Netanyahu claims international diplomatic efforts and economic sanctions have failed, but a new report from the Israeli Foreign Ministry, leaked Thursday, concludes that sanctions are hitting Iran hard. According to the report, details of which appeared in the Haaretz newspaper, Iran's oil exports declined by over 50 percent in the past year and sanctions on Iran's central bank have made it difficult for the regime to access its foreign currency.
An Israeli official confirmed the new report but refused to elaborate on it. The official spoke on condition of anonymity because he was not authorized to discuss internal government documents.
Netanyahu's time at the U.N. podium gives him an opportunity in front of the international community to press his case once again, perhaps in a final plea before Israel takes matters into its own hands. Israeli leaders have issued a series of warnings in recent weeks suggesting that if Iran's uranium enrichment program continues it may soon stage a unilateral military strike, flouting even American wishes.
The Obama administration has urgently sought to hold off Israeli military action, which would likely result in the U.S. being pulled into a conflict and cause region-wide mayhem on the eve of American elections.
Such an attack would almost certainly lead to retaliatory Iranian missile strikes on Israeli population centers. On Sunday, Iranian leaders suggested they may strike Israeli preemptively if they feel threatened.
Israel considers a nuclear-armed Iran to be an existential threat, citing Iranian calls for Israel's destruction, Iran's development of missiles capable of striking the Jewish state and its support for hostile Arab militant groups.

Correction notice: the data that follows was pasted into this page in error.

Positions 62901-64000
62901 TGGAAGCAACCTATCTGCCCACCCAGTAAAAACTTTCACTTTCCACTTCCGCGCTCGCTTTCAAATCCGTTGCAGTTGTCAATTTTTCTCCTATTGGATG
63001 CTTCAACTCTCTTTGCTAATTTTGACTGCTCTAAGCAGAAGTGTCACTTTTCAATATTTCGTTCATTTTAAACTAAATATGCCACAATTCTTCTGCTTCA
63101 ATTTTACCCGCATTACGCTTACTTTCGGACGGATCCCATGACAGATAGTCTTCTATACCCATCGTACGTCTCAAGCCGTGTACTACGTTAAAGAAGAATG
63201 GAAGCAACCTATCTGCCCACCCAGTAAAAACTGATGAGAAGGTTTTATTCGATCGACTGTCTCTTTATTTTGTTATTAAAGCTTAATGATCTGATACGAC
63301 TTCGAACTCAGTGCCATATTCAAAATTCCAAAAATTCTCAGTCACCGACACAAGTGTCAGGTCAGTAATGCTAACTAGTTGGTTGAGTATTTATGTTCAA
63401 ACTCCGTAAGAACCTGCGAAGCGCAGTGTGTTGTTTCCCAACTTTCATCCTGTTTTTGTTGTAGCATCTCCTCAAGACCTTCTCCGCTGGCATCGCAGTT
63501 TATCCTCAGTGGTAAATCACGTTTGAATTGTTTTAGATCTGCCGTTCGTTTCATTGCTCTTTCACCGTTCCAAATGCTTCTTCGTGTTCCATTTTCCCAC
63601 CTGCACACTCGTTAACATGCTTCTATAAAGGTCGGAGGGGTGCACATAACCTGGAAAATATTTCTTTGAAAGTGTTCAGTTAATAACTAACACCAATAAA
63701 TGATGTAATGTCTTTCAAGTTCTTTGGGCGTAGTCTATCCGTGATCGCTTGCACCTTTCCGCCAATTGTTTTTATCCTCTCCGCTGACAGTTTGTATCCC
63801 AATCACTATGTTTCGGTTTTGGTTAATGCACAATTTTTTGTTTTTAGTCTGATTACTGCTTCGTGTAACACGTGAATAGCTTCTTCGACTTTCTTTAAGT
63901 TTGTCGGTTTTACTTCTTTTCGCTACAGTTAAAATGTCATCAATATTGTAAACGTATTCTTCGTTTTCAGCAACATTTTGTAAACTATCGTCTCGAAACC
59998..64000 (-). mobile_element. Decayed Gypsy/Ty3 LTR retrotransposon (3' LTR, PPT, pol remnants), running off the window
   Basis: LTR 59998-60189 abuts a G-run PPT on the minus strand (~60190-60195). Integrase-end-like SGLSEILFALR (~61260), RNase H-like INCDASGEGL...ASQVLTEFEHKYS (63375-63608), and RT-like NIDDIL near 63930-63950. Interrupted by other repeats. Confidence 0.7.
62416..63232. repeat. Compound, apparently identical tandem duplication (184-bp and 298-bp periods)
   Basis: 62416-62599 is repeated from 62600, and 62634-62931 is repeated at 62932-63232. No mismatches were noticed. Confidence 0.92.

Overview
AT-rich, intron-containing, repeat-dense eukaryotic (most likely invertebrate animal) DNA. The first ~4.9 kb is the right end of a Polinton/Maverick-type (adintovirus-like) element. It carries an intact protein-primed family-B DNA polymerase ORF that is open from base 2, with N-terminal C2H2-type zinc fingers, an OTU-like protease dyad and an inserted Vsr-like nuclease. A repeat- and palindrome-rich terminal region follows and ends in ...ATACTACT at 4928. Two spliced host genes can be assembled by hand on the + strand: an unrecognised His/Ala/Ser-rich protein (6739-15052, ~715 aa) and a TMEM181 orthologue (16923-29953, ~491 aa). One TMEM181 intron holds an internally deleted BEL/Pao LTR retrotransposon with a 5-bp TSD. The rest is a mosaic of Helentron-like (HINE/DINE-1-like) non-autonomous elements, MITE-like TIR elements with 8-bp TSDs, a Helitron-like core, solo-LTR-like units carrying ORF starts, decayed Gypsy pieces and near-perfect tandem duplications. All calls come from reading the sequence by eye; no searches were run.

Also Thursday, on the sidelines of the General Assembly, key figures will gather for a Friends of Yemen meeting that will be co-chaired by British Foreign Secretary William Hague, Yemen's President Abed Rabbo Mansour Hadi and Saudi Arabia's Deputy Foreign Ministe Abdulaziz bin Abdullah Abdullah. The meeting will produce a communique aimed at generating support for Hadi, who took office in February after more than a year of political turmoil and is now trying to steer his country's democratic transition.
Later, political directors from the United States, Russia, China, Britain, France and Germany will be meeting on the Iranian nuclear issue.
A few hours before Netanyahu flew to the U.S., Ahmadinejad, known for past fiery denunciations of the United States and Israel, spoke at length about his vision for a "new world order" during his speech at the U.N. His speech on Wednesday happened to fall on Yom Kippur, the most sacred day on the Jewish calendar, devoted to fasting, prayer and introspection.